Wednesday, June 18, 2008
From the Shelves of the Paco Library
Arthur Train (brief bio here) was a New York lawyer and assistant district attorney whose legal career spanned the turn of the last century. He wrote several non-fiction works pertaining to crime and the law, but it is his fiction that caught my eye, perhaps ten years ago, when I picked up a book entitled By Advice of Counsel for fifty cents off the sales rack at the main branch of the Richmond Public Library. I was completely unfamiliar with the author and had picked up the volume on a purely speculative basis (I’ve encountered quite a number of interesting writers that way).
It was in this manner that I was introduced to Mr. Ephraim Tutt, Esq., the supreme achievement of Train’s inventive imagination. A yankee lawyer, from the great state of Maine, Mr. Tutt settles in New York where he employs his solid common sense, a passionate commitment to fair play, and his vast knowledge of the law (with a particular expertise in those areas of malleability known as “loopholes”) to successfully defend a long string of clients who have been sorely put upon by various bullies, misers, con artists, avaricious stepmothers, and overly-ambitious district attorneys. When we meet him, he is a man of advanced age who is easily identifiable by his lanky frame, his old-fashioned stove-pipe hat, his “congress shoes”, and a preference for toxic stogies. The stories are not only gems of humor, but mini-seminars in law and courtroom procedure.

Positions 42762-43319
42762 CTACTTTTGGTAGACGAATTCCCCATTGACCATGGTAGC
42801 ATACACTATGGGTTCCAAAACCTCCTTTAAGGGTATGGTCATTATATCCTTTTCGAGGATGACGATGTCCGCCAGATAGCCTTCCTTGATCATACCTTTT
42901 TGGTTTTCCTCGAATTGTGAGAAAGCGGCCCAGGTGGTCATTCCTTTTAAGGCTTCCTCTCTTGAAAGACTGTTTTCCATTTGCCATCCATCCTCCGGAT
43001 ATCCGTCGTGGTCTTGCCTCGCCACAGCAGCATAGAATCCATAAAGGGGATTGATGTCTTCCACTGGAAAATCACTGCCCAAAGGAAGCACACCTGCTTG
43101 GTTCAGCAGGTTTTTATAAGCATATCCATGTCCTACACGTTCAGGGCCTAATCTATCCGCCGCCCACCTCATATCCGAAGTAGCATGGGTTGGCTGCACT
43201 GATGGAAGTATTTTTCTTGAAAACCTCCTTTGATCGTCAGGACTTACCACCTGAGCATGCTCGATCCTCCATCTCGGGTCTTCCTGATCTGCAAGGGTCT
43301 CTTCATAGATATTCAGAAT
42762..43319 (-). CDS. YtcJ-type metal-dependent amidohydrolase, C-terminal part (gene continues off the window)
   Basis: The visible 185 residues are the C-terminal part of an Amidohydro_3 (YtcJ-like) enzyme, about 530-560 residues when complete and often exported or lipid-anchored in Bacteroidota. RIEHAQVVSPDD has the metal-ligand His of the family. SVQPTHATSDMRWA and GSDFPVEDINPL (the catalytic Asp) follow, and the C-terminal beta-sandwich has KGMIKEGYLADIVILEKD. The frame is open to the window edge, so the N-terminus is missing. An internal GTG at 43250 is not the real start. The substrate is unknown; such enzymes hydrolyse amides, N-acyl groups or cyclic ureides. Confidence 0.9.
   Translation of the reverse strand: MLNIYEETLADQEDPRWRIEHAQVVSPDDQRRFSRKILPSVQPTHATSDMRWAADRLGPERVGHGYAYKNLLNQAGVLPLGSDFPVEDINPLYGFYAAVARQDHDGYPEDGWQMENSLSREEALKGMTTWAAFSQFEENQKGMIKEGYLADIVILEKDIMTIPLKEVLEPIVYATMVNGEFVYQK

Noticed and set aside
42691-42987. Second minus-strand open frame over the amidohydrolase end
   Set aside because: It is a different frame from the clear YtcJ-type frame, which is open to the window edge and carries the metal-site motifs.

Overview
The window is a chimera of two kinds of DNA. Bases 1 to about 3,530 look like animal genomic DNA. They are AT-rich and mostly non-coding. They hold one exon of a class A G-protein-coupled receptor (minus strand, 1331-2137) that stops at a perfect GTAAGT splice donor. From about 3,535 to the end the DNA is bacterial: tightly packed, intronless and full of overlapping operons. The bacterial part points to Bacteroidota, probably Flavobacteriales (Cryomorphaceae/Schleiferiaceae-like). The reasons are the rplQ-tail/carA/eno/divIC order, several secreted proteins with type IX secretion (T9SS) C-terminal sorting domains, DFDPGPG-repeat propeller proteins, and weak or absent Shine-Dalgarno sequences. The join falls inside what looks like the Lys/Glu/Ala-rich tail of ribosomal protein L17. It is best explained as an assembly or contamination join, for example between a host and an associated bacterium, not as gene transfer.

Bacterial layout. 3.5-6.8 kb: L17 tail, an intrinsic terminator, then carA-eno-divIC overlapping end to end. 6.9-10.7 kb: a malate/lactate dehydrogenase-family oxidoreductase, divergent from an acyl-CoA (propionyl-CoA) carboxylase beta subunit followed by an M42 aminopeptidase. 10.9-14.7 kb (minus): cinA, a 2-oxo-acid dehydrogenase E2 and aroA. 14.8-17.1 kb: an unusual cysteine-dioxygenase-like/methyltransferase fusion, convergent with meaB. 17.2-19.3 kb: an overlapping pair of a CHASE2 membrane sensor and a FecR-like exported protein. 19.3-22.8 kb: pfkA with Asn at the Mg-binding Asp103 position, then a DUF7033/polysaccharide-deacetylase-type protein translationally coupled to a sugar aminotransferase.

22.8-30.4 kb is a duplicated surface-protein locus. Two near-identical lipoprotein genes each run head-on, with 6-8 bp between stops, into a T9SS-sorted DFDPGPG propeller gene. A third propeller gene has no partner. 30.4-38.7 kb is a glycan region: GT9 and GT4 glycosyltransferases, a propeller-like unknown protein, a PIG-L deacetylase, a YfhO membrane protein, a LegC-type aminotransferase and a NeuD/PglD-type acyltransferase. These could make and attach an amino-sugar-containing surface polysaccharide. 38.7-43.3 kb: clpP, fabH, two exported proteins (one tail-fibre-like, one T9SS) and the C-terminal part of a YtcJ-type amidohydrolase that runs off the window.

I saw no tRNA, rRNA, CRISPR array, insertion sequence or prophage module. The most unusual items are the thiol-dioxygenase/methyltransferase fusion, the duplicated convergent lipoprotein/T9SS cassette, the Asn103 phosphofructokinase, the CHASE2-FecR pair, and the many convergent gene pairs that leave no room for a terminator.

The Tutt stories were originally published in magazines, and eventually collected into a series of books. Train wrote a “biography” of Mr. Tutt, also, and was greatly amused (and occasionally inconvenienced) when it turned out that many readers actually considered Mr. Tutt to be a real person: the fictional character was barraged with letters seeking legal advice, and was even asked to tea by elderly women hoping to retain him to handle their estates (or possibly to sound him out on the subject of matrimony).
Very few of these stories are now in print, although I saw a couple of reissues on Amazon. By dint of diligently plowing through the inventory of various used-book shops, I have acquired half a dozen or so of the short-story collections – an enterprise I heartily recommend to anyone who values well-plotted comic tales populated with highly original characters.
Correction: Mr. Tutt is from Vermont, not Maine.